Hedgehog’s Dilemma

May 29, 2008

It seems that I’m getting used to the town more and more – some days ago, an old friend from Tokyo (whom I’ve known since 9 years) visited me, and I took this opportunity to display my thus far acquired knowledge about Tsukuba, doing lots of kilometers on foot. There aren’t many sights here, but many green places and parks to enjoy. And the university itself, of course.

Later, when we were sitting in my apartment, relaxedly drinking good green tea with traditional Japanese sweets and fruits, I thought that this is an atmosphere only green tea is able to raise, at least for me. On a side note: Why is it that the departing of a good friend always leaves us with a sad … no, a rather somehow melancholic feeling? Shouldn’t we be happy instead, enjoying the afterglow of a well-spent day?

Some more words about today’s pictures (more “daily life impressions”):

Bicycle parking is strictly regulated, as everything else here (sounds like Germany? Well, here there are even more rules to follow in daily life). However, in the case of bicycles, people don’t seem to care much. You often see them parked right in front of “no parking” signs. When a policeman detects such a bike, it gets a yellow paper slip, saying “don’t do this here”, with the current date printed on it – as a first warning. If the bicycle is still there during the next inspection, it’s being taken away. The first picture displays my bike with such a slip. Why? Actually, I don’t have the slightest idea, since it was parked according to law (as you can see). Furthermore, there was no date written on the paper. Just a joke???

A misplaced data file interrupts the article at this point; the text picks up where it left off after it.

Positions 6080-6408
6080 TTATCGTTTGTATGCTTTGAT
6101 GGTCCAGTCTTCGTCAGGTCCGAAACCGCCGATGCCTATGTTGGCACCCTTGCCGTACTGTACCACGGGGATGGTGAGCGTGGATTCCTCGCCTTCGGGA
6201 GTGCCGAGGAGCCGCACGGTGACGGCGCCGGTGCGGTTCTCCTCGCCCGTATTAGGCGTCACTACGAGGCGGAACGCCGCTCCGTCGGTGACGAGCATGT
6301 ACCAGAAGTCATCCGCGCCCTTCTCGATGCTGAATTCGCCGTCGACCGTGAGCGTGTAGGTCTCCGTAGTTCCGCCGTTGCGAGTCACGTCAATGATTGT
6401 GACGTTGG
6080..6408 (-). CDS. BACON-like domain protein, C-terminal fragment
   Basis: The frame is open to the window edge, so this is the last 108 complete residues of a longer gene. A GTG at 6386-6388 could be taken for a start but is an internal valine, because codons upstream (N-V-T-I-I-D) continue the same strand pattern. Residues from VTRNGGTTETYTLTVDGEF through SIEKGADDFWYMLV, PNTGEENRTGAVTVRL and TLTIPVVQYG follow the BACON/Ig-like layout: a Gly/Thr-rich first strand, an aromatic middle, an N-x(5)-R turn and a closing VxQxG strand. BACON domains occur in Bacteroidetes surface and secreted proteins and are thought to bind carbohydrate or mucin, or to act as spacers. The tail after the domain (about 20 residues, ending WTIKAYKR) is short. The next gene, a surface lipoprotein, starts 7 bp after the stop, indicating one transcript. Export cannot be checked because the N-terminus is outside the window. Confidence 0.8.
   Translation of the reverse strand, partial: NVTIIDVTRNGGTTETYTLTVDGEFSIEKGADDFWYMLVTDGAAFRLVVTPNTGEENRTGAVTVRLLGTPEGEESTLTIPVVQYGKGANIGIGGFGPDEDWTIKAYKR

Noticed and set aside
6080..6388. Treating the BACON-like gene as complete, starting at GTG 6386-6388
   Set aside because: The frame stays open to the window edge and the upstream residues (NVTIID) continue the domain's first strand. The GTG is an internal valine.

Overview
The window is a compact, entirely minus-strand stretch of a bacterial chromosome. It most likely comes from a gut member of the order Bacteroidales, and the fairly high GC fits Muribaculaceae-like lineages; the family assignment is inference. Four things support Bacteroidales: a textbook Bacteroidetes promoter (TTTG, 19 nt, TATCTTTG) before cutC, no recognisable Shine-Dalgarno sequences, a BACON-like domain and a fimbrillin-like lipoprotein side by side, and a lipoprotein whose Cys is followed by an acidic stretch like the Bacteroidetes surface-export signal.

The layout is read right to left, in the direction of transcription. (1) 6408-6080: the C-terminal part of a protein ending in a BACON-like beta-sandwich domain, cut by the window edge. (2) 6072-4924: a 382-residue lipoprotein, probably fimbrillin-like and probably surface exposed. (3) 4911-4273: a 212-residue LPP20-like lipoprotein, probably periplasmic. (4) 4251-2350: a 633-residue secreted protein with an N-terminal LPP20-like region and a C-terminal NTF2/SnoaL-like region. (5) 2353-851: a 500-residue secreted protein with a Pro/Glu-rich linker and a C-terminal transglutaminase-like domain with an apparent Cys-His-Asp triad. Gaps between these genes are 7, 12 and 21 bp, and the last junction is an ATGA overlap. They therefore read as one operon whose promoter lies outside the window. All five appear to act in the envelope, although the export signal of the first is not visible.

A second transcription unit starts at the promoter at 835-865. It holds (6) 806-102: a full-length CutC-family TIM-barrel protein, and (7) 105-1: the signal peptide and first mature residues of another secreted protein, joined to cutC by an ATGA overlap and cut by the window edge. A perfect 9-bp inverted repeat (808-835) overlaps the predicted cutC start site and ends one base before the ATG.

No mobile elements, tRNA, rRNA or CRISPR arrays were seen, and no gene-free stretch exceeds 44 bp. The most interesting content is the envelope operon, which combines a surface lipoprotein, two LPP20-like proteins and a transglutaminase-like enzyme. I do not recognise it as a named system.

Next pictures: My (“fuzzy”) washing machine – able to detect by itself the correct amount of water & washing powder (or at least it thinks it knows the optimum. Sometimes we both disagree). Then, the ATM. Which button would you press to get some cash??

You see the bread (or what they call bread here. Actually, it’s simple toast, and toast only) in the forth picture … with the numbers printed on the wrapping. Any idea what this is about? Well, that’s the number of slices inside. Since all packages contain the same amount of bread, the number is also inversely proportional to the thickness of the slices. So, since I like thinner ones, I always buy “high numbers”, like 7 or 8, for when I don’t have time for a Japanese breakfast.

Next is what I like to call the “cat food section” of a supermarket: It’s a large variety of dried stuff from the sea, like sliced cuttlefish, small sardines slit open and broiled complete with bones, … and lots of other things of this kind. And, as you can guess, it is not meant for cats, but for humans instead. Actually, this stuff tastes pretty good as a side snack, together with same sake if possible (people never just drink alcohol here, without eating or at least snacking on something).

Last picture in this row: Truth be told, I didn’t grok how the cars get up there. So, don’t expect any further explanation from me, just enjoy the view.

Not my words, yet mine:
Computers are not intelligent. They only think they are.

PS: My next entry will be delayed a little, since I’m going to spend some days in Kyoto. But stay tuned! Next update should be around June 7.


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